She stopped when she noticed the sky over the water begin to shimmer and grow brighter.
"What is that?" Sarven asked.
"Some kind of distortion is forming. Whatever it is, it's enormous."
The flickering light coalesced. There, in the sky before them, was a round moon circled by an ephemeral ring.
"By the gods!" Tielya exclaimed. "Can that be Luclin?"
"I read about it growing up, but access to the moon was lost centuries ago. It was said to be hidden behind some kind of veil. Why would it be visible now?"
As he spoke, the moon began to glow brighter. Lines of energy arced across its surface as if the entire sphere crackled with power.
"What is happening?" she asked.
"Tielya, cover your eyes," he told her.
"But it's so beautiful."
"Cover your eyes!"
For an instant the sky flashed as bright as day. Sarven squinted and shielded his eyes with his arm. After a moment the light dimmed, and he looked up to see Luclin broken apart in the sky, a wave of energy carrying chunks of debris rapidly toward Norrath.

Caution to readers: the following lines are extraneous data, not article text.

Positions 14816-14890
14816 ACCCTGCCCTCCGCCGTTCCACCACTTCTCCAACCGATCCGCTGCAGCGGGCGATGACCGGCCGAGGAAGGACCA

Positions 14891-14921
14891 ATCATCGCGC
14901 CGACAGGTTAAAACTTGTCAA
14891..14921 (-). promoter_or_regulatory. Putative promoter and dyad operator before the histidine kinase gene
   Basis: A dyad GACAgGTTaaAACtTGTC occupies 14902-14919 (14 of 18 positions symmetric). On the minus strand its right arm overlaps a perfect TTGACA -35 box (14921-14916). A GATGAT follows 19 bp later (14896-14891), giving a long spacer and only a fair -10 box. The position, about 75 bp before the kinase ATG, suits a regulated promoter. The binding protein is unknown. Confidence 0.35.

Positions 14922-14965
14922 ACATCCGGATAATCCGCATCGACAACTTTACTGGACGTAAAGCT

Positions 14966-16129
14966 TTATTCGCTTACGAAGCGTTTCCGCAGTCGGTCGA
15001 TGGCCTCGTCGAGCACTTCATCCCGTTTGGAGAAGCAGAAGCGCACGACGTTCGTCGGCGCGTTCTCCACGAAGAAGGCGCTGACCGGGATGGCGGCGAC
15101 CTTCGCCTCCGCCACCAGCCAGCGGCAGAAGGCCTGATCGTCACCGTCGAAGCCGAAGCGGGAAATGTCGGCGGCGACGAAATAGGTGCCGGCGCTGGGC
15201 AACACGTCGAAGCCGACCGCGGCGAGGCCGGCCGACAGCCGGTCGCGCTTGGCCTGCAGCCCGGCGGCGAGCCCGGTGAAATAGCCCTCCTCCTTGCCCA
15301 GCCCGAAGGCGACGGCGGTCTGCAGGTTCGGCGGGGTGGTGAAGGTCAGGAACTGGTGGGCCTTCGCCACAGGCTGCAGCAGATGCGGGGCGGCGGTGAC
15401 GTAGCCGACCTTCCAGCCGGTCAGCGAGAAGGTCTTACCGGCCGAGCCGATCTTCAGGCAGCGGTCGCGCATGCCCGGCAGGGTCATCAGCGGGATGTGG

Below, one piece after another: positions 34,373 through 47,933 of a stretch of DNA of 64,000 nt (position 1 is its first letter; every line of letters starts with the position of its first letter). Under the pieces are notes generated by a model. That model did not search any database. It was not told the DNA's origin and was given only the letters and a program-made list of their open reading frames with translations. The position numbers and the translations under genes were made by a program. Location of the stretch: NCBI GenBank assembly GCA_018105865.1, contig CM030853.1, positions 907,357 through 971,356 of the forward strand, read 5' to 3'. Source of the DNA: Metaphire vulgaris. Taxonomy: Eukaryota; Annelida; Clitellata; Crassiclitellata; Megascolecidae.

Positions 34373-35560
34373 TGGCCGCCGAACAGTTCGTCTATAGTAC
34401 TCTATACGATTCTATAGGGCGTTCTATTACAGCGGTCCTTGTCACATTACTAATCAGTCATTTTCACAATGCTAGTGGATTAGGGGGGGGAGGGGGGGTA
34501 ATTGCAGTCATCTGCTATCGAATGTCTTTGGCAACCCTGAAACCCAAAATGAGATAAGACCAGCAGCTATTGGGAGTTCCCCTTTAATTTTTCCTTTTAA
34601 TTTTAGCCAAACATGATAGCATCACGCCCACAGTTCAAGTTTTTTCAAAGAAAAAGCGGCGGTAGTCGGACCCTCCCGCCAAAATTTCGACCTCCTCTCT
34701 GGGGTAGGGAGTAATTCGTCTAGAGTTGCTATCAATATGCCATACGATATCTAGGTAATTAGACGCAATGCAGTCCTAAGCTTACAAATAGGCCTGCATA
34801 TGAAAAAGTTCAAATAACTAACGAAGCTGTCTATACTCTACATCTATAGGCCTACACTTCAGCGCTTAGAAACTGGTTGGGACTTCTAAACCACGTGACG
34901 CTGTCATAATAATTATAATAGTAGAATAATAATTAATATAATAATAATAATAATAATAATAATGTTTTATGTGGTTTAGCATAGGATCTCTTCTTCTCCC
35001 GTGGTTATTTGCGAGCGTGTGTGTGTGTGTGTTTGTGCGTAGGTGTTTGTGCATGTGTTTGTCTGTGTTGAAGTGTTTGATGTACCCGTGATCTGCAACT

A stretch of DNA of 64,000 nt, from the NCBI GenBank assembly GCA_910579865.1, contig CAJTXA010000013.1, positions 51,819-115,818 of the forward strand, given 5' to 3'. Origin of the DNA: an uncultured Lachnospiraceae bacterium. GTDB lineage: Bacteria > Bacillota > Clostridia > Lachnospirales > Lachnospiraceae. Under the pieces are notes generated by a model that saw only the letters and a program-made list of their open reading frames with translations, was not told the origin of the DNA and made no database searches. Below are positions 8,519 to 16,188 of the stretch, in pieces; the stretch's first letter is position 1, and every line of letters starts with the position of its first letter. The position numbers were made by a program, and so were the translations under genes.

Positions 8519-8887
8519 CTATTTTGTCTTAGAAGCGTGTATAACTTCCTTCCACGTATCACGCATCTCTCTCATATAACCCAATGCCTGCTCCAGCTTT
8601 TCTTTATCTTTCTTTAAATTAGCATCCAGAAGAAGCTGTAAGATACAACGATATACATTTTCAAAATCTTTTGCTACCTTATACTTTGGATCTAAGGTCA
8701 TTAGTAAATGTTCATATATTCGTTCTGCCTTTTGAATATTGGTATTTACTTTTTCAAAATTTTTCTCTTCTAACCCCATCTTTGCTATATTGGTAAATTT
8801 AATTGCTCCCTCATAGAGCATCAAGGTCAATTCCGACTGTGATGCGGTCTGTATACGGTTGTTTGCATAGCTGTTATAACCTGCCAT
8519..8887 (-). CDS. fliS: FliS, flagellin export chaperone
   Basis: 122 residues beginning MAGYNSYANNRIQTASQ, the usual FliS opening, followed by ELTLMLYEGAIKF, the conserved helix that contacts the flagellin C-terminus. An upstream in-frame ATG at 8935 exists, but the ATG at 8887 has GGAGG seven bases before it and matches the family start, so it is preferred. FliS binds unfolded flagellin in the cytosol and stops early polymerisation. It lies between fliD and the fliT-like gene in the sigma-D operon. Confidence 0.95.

"We need to go quickly," he said. I don't know how far away Luclin is, but it looks like pieces of it will be hitting soon."
"Sarven," she said softly, her eyes staring forward.
"I can't see anymore."
"What do we know?" he asked.
"Very little," the informant replied. "Most in Freeport were asleep when it happened, though of course the intensity of the light awoke them."
"Can we even confirm it was Luclin?"
"Some who claim to have been to the Plane of Sky long ago agreed it looked like what they saw there, but who can say for certain? The planes play tricks on the eyes, and nothing may be what it appears. If it was Luclin, it was not as distant as many thought."
"Any idea as to the cause?"
"Just rumors. Luclin has been cut off from us for so long now, many had all but forgotten about it. The priests think its destruction is a portent that the gods will soon return. Others speak of an invasion that happened there long ago and claim this is the result. The ogres blame it on gnome meddling; the humans suspect the ratonga. The Overlord has begun an investigation of his own, but at this point nothing is certain."
"How bad are the casualties?"
"Too many to count. The largest pieces hit first, causing huge impact craters and scorching the lands. The Arcane Scientists claim that debris may be falling for years, perhaps even decades. They simply don't know."